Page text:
by Anna Serra-Llobet and David Powers
Floods are the most common natural disaster both in Europe and in the United States, and the damage they cause will increase with climate change and current trends of urbanization in floodplains. Since the EU Floods Directive was implemented in 2007, there has been tremendous innovation in Flood Risk Management across Europe. This European Law has brought together all the Member States to create an unprecedented transnational framework to manage flood risk across administrative boundaries.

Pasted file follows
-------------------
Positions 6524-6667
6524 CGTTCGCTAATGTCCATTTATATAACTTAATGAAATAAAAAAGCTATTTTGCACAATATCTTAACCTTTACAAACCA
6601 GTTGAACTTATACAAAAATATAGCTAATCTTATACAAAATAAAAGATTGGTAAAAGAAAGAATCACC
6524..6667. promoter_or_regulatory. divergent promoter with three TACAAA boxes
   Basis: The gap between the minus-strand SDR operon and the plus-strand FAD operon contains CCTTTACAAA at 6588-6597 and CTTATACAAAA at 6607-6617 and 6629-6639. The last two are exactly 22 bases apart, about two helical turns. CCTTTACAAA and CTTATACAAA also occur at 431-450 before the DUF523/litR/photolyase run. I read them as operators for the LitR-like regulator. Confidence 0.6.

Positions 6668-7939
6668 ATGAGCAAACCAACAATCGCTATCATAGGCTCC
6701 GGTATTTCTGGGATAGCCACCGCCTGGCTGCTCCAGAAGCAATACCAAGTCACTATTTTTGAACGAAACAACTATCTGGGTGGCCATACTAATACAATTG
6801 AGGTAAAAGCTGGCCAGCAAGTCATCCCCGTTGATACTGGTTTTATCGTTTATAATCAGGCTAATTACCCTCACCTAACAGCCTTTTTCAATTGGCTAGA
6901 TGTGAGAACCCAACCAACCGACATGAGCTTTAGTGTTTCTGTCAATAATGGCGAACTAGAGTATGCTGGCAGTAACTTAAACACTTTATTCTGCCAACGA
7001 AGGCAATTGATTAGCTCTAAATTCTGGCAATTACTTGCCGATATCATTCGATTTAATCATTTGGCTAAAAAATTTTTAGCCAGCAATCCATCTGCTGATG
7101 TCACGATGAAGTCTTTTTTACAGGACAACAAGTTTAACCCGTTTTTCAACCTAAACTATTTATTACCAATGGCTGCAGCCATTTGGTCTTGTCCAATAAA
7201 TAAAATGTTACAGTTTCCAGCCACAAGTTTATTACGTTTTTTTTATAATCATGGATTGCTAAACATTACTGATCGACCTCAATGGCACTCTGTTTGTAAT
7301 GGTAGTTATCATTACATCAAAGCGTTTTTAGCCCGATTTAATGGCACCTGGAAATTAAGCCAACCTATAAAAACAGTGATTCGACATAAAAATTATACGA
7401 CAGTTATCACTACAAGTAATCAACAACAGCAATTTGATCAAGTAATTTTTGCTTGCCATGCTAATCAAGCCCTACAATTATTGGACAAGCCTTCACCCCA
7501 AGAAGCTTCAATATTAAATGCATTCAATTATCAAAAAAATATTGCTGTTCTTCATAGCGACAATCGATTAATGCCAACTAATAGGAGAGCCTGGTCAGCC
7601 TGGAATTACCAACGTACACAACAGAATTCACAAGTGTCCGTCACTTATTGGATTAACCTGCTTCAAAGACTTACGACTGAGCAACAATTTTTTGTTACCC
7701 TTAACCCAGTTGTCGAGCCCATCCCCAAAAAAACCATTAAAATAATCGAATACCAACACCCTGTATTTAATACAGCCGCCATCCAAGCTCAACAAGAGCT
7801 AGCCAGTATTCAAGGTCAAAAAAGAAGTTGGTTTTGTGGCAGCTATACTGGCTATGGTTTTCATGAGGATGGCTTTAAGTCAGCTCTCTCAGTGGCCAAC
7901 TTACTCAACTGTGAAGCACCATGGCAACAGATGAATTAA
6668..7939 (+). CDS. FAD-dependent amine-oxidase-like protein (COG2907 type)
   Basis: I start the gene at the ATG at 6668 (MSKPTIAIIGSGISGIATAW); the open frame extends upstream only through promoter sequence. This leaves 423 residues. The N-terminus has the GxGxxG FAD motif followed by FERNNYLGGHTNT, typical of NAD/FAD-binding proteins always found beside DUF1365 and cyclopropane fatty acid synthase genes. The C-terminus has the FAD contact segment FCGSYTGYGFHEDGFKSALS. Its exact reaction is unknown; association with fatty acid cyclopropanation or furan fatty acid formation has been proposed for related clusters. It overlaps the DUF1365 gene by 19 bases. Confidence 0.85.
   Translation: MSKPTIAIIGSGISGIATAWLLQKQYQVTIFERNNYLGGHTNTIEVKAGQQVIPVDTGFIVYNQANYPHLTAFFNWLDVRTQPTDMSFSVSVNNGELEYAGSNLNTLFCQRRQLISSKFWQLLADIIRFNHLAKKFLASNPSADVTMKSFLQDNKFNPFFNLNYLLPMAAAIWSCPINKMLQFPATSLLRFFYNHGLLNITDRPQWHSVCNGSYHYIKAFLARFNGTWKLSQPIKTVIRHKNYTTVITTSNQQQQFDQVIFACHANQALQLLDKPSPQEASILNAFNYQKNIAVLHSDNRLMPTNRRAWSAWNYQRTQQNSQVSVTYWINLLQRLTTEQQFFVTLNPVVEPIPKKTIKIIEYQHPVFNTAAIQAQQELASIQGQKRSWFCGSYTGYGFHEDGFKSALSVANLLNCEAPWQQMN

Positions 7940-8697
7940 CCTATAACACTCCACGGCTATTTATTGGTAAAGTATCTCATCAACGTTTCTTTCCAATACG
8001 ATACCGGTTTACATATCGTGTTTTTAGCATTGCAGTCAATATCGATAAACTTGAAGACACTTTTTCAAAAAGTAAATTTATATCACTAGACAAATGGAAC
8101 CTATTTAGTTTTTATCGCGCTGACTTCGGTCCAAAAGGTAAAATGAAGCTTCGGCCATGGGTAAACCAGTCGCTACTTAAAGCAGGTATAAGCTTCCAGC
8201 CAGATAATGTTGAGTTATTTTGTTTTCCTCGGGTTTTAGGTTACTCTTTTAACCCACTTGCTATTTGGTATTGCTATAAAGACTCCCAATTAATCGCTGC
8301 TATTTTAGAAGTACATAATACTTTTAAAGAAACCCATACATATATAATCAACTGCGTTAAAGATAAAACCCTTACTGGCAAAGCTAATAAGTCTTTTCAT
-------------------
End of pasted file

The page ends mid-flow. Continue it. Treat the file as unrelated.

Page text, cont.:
In this webinar, co-organized by the Institute of European Studies and the American Association of State Floodplain Managers, presenters Ioannis Kavvadas (European Commission), Kymo Slager (Deltares, The Netherlands), Mark Adamson (Office of Public Works, Ireland), Clemens Neuhold (Federal Ministry of Agriculture, Regions and Tourism, Austria) talked about the lessons learned after two cycles of implementation of the Floods Directive and various national tools developed since then. Presenters highlighted how this legislation is not only fostering scientific and technical advances on better understanding floods, e.g., how to integrate climate change into models, how to analyze residual risk behind levees, and how to integrate nature-based solutions into flood risk management, but it is also improving governance aspects, promoting international coordination and collaboration among European countries and facilitating knowledge exchange among them.